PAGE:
A close friend of mine sent a tweet a few days ago announcing:

I have solved some challenge at Code Eval…

Since I was preparing for my algorithms final, I decided to give Code Eval a try to review various algorithms I’ve learned in class.

How it works: Code Eval (www.codeeval.com) let’s you submit solutions to various challenges in your favorite language (for me, C++ and Python). Once you submit your solution, it’ll score your output, and if you solve it, gives you an opportunity to tweet about it. The aim of the site is to connect programmers and companies, as part of this purpose, Code Eval lists “package problems” where a company sponsors a challenge (some are easy, others are hard).

Now why do I mention the Pass Triangle challenge from Code Eval? Because it helped me understand what dynamic programming algorithms are and how they work. Dynamic programming allows building the solution to a problem by computing answers to subproblems. This is done by filling out a table based on a defined pattern, or it is called “recurrence relation.” Effectively, when you’re solving problems involving dynamic programming, you’re solving this recurrence relation.

The pass triangle challenge can be found at:


Here, one would be tempted to start with greedy choice, since you can add sums for each level and choose the maximum of two subtrees. But this will not work, hence dynamic programming is the way to go (you would fill out a solutions table, then choose the max once you’re done with the entire tree of numbers).

Good luck.


NVDA Add-ons 2: types of add-ons


Let’s continue with add-on development…

Last time, we talked about preparing for add-on development. We left off at what kinds of add-ons are available. Let’s go over types of add-ons available.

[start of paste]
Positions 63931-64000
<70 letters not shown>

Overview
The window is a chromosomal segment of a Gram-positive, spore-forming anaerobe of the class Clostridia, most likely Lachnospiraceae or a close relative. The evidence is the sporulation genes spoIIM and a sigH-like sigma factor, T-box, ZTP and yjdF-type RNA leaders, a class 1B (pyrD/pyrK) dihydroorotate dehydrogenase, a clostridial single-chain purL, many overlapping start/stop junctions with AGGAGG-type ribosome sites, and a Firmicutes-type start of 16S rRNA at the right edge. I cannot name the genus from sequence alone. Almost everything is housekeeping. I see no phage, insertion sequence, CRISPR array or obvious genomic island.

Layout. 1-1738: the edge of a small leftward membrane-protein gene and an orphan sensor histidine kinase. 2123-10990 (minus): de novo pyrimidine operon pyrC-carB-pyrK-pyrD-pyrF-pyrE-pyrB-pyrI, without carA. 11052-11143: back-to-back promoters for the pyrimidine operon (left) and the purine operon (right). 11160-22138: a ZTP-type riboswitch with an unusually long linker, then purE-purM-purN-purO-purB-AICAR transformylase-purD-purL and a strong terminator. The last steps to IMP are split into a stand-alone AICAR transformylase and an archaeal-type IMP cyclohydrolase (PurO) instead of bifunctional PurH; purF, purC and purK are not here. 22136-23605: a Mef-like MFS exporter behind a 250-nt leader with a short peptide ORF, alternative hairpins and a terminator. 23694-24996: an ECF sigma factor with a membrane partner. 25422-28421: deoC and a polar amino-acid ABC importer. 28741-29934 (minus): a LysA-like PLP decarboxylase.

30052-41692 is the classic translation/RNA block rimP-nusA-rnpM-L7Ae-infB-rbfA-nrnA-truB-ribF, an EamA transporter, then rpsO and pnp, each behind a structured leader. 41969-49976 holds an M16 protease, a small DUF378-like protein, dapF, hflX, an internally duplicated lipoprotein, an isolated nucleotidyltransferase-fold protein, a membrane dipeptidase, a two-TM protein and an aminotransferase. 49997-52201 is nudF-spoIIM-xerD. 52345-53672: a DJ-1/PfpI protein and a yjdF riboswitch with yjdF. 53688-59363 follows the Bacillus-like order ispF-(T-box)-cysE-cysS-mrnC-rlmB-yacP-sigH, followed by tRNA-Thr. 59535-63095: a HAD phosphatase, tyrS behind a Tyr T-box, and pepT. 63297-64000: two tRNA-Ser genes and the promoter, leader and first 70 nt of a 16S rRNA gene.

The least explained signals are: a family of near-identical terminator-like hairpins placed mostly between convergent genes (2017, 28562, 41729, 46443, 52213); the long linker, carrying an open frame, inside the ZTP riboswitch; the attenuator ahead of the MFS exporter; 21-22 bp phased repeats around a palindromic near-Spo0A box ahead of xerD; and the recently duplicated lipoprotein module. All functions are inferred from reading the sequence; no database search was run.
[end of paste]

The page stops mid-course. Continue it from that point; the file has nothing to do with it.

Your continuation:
Add-ons can be divided into three categories: global plug-ins, app modules and drivers. A global plug-in adds additional functionality for NVDA, such as OCR capability, support for controls seen in multiple apps and so on. Examples are OCR, emoticon announcements and so on. In contrast, an app module provides support for an app, with examples being GoldWave, Outlook and so forth. Lastly, drivers provide support for speech synthesizers and braille displays.

Each add-on type inherits from a base module. A typical initial code looks like this:

import globalPluginHandler/appModuleHandler/handlers for drivers

Then you would write:

Class AppModule(appModuleHandler.AppModule)/GlobalPlugin(globalPluginHandler.GlobalPlugin):


I will not cover drivers here as they require extensive knowledge of how synthesizers/braille displays work (and I haven’t written any). We’ll start with similarities between global plugin and app modules, and we’ll dive into differences between them.


Reopening the blog after a year...

Hi all,

Welcome back to Musings of a Blind Highlander. It’s been a year since I posted about my life and other topics. Now that I’m learning about few advanced things, I’d like to take some time to share it with you.

So what was I doing for the past few months? I’ve been continuing with my computer science degree, wrote some NVDA code and what not. I hope to continue with NVDA add-ons series and continue with CS topics.